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Unfortunately the display sucks at 'fast' ( you can set and clear the display before the pixels fully illuminate ). The ST7920 chip is a good driver however. A different model ( green are usually good ) ST7920 screen may have a lot better performance.

It is a great display for static information as you can still write to it quickly.

Or are you having problems with static info displaying properly?
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I have the same screen and the same problem. Pot wiper to v0 won't do anything, in fact, I haven't been able to change contrast at all.

The ST7920-based glcd that I purchased from eBay has a tiny pot for contrast adjustment, labelled VR1, on the back of the board. The Vout pin on the board is not connected to anything. Check yours in case it is similar.
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Or are you having problems with static info displaying properly?
I know its refesh rate is slow. I'm talking about static contrast.
The ST7920-based glcd that I purchased from eBay has a tiny pot for contrast adjustment, labelled VR1, on the back of the board. The Vout pin on the board is not connected to anything. Check yours in case it is similar.

Mine doesn't. And vOut is connected to a pad for a resistor that isn't there.
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And vOut is connected to a pad for a resistor that isn't there.

Same with mine - that's what I meant when I said it isn't connected. Possibly you have the same board as I have but with the pot not fitted (I've seen a photo of one somewhere). VR1 is midway between the 2 black blobs (chips) marked U1 and U3. My guess is that the board is supposed to be populated with either the pot or that resistor.

[EDIT: my board has 2 further resistors unpopulated, labelled R6 and R7, close to VR1. Looks like they may be for providing a fixed contrast setting instead of the pot - so maybe this is a third way that the board can be populated.]
« Last Edit: June 10, 2012, 04:04:16 pm by dc42 » Logged

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Indeed, it looks like we have different versions of the same board. I found the pads for vr1. Mine is missing r7 too, but R6 is a 0ohm resistor. Also, I have other empty pads, labeled C3 and C4.

I don't have enough electronics knowledge to do anything but I'm sure there has to be a way to adjust contrast on mine. Right now it is awful.
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Mine has C3 and C4 unpopulated as well.

R6 appears to short the pot. You could try removing it and installing the pot instead, or a resistor (the 3rd terminal of the pot appears to be unconnected, which agrees with the ST7920 datasheet). The pot on my board measures 18K end to end, and its current setting is equivalent to R6 = 2K.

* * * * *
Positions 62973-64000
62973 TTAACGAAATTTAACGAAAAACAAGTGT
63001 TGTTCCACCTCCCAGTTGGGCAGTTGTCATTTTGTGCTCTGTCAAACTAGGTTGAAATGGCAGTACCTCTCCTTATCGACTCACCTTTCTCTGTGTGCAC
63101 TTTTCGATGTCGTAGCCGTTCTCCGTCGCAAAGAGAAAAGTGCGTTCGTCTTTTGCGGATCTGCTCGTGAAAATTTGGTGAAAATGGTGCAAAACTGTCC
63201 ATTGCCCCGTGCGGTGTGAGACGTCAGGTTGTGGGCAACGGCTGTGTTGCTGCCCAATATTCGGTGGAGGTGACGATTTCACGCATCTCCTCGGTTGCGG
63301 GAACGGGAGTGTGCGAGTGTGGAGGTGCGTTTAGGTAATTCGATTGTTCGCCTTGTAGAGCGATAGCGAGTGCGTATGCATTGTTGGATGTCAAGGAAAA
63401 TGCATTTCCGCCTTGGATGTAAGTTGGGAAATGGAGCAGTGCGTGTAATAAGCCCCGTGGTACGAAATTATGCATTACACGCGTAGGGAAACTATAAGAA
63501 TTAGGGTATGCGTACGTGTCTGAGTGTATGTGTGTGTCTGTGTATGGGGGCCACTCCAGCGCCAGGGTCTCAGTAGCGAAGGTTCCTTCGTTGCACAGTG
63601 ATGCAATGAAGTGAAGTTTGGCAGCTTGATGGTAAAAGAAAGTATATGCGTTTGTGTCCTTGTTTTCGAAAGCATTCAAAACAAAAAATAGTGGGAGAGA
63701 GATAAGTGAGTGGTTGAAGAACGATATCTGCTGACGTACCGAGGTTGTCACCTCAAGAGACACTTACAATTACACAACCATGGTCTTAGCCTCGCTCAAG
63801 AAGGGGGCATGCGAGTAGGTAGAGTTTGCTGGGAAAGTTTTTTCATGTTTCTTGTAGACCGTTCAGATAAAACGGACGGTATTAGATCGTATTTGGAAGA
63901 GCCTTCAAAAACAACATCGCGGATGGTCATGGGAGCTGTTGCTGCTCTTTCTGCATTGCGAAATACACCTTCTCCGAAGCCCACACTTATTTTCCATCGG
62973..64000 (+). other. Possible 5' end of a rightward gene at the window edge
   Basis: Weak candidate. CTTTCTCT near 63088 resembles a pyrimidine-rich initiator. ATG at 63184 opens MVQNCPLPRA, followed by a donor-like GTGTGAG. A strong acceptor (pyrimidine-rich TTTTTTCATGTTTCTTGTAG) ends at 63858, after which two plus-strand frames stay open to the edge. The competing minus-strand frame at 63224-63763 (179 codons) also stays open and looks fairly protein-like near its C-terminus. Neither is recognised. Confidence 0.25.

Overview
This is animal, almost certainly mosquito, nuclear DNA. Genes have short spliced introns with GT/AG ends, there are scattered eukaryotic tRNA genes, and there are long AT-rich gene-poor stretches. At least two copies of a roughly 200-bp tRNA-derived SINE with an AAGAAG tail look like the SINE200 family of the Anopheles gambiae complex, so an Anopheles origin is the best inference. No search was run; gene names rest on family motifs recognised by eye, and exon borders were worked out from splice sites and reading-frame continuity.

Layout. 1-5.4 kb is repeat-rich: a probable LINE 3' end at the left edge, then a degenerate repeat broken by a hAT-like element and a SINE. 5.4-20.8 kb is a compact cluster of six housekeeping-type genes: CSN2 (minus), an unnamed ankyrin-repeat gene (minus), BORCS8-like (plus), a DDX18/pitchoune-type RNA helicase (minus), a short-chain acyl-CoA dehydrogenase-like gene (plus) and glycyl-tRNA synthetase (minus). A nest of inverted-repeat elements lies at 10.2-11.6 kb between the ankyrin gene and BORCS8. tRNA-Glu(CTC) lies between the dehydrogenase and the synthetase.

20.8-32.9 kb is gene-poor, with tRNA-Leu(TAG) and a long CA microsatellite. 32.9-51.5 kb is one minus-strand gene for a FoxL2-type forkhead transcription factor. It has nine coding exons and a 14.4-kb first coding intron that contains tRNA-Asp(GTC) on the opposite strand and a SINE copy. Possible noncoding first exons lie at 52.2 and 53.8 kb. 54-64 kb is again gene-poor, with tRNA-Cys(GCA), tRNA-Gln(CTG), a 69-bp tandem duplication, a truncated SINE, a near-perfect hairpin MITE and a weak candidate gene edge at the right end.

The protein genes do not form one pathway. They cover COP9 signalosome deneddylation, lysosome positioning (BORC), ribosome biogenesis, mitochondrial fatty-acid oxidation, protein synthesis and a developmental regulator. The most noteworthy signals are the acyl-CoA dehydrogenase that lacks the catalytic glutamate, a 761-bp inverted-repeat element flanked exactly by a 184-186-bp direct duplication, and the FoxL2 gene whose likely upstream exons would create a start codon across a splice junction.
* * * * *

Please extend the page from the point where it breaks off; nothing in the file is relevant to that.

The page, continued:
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R6 appears to short the pot. You could try removing it and installing the pot instead, or a resistor (the 3rd terminal of the pot appears to be unconnected, which agrees with the ST7920 datasheet). The pot on my board measures 18K end to end, and its current setting is equivalent to R6 = 2K.
Thank you, with this info I figured out the board a little bit.

I made my v0 pin work by soldering jumper J1 and desoldering the one in vr1. Still, no luck with a pot. I get nothing until v0 gets to 5v, then I get shitty contrast, which is weird because VR1 (and therefore R6) was connected straight to +5v. It seems that the lcd wants more than VDD to drive the contrast... how many V do you get at the upper pad of r6 @ optimal contrast?
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at the moment i am using the SPI interface with a ST7920 with the u8glib.
but it is to slow to update the whole display.
is there a function i can use to update a part of the screen (not the whole frame buffer) to speed up things?

the function i use now is drawPixel(); and i draw a horizontal wave form, so its a line of 128 pixels.
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Hi

What you can do: Redraw only the upper part of the screen (assuming that no screen rotation is in effect). However this is not very portable and will always be specific to your display. Idea is this:

1. Get the current y position of the current page.
2. Abort the picture loop once the upper part of the display has been redrawn.

Let me assume that you have a 128x64 ST7920 display.
This means your constructor looks like this:
Code:
U8GLIB_ST7920_128X64 u8g(18, 16, 17, U8G_PIN_NONE);                  // SPI Com: SCK = en = 18, MOSI = rw = 16, CS = di = 17

To get the current y coordinate, define the following:
Code:
/*
  the pb object is (usually) the device name from http://code.google.com/p/u8glib/wiki/device
  with "_pb" added at the end.
*/
extern u8g_pb_t u8g_dev_st7920_128x64_sw_spi_pb;

Then, within the picture loop, you can access the upper y position of the current page with:     u8g_dev_st7920_128x64_sw_spi_pb.p.page_y0

The modified picture loop will look like this:
Code:
  u8g.firstPage(); 
  do {
    drawFast();
    /* check if the upper part has finished */
    if ( u8g_dev_st7920_128x64_sw_spi_pb.p.page_y0 >= 16 )
      break;
  } while( u8g.nextPage() );

Note, that u8g_dev_st7920_128x64_sw_spi_pb.p.page_y0 will have values 0, 8, 16, 24, ... if the page height is 8.

I have added a complete example here:
http://code.google.com/p/u8glib/source/browse/sys/arduino/PartialUpdate/PartialUpdate.pde

Oliver
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